He compared last week’s coup attempt with the successful putsch of 1980 when 650,000 people were arrested, hundreds executed and 120,000 simply disappeared, adding that something like that could have happened again if the coup had succeeded.
Haluk Yildiz, chairman of the Union of Innovations and Justice, said that Erdogan is a democratically elected leader and could be relieved of his post in a democratic way if he acts against the interests of his people. He added that members of the Turkish community in Germany were completely behind Erdogan.
“As far as I know, nearly 80 percent of German Turks support the [Turkish] government. During the previous election two-thirds of them voted for [Erdogan’s] Justice and Development party,” he said.
Hüseyin Avgan, a leading member of the Federation of Democratic Workers’ Union of Turks and Kurds living and working in Germany, spoke about a series of provocations orchestrated against the opponents of Erdogan.
“On July 17 the coup had already fallen flat, but Erdogan still urged people in Turkey and Germany to take to the streets and hold rallies. Responding to these calls, many of his supporters came out attacking the offices of Hizmet society and the Left party, even though both of them had condemned the putschists,” Hüseyin Avgan said.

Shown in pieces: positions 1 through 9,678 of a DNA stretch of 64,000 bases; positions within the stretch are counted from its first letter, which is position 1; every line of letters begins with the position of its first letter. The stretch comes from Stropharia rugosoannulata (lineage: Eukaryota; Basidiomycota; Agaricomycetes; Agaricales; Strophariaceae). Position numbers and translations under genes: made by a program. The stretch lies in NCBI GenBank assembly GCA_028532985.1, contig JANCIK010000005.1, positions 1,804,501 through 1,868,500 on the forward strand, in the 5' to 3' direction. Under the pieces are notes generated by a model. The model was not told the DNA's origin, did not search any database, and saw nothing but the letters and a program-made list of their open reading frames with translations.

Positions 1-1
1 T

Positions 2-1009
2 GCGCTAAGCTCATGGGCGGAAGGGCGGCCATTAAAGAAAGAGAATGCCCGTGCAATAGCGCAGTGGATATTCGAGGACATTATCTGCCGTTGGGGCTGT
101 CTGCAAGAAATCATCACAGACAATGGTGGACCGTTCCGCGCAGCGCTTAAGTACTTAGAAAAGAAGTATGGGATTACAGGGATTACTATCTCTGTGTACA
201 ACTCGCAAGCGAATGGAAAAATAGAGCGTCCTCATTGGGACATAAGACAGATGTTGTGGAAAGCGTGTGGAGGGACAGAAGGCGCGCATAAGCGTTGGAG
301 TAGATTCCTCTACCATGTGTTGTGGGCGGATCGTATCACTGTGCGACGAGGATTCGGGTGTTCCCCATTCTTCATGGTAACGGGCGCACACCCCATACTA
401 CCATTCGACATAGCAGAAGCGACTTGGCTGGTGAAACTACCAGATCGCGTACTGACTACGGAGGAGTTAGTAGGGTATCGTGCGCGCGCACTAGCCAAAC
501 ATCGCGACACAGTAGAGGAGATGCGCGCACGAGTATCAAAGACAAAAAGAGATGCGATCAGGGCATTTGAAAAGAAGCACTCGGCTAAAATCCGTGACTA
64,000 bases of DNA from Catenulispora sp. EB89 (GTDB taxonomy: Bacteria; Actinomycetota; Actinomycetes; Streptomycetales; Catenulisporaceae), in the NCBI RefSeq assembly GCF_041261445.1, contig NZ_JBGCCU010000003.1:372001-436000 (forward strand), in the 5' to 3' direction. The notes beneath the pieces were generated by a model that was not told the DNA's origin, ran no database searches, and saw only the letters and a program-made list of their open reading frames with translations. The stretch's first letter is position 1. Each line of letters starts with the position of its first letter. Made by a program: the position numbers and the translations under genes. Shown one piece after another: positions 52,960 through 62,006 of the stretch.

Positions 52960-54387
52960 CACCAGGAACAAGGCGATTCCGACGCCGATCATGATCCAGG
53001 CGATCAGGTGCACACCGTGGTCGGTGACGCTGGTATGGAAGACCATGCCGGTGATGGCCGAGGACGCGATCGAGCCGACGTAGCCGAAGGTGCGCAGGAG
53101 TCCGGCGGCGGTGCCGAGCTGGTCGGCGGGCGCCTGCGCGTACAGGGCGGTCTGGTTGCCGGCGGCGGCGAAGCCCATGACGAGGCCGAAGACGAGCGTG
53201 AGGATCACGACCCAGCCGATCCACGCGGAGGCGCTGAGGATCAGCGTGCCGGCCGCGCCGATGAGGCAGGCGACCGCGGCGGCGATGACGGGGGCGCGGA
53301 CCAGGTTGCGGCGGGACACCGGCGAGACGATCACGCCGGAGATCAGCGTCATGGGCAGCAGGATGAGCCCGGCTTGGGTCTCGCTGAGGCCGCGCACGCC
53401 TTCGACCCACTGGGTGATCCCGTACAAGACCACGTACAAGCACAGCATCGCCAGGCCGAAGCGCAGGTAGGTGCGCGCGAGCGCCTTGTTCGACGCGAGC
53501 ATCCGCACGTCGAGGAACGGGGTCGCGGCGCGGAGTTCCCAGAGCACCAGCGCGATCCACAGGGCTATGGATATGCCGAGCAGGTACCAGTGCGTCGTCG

He described Erdogan’s calls as an intentional provocation against democratic forces in Germany, which have consistently supported the democratic movement inside Turkey. He also said that Erdogan had long been trying to cobble together groups of his supporters in Germany “to silence the democratic forces in Europe.”
“We can see such a split already happening in companies ethnic Turks now work at. I think that now that the coup has failed, this tactic of driving a wedge between our people living here will become even more pronounced,” Avgan added.
“Erdogan’s policy is dangerous for the Middle East, for Turkey and for Europe in general,” Hüseyin Avgan warned.
Late on Friday, July 15, Turkish authorities said that an attempted coup had begun in the country. President Recep Tayyip Erdogan urged citizens to take to streets, stating that the coup attempt was carried out by a small group within the military.
The coup attempt was reportedly suppressed by early Saturday, with Prime Minister Binali Yildirim stating that all coup supporters had been detained and the country would return to normal life.
In the wake of the coup attempt, Ankara has launched an unprecedented crackdown on those suspected of being involved in the events of last week. Nearly 50,000 individuals have been targeted as part of a purge, including military personnel, educators, judges, and civil servants.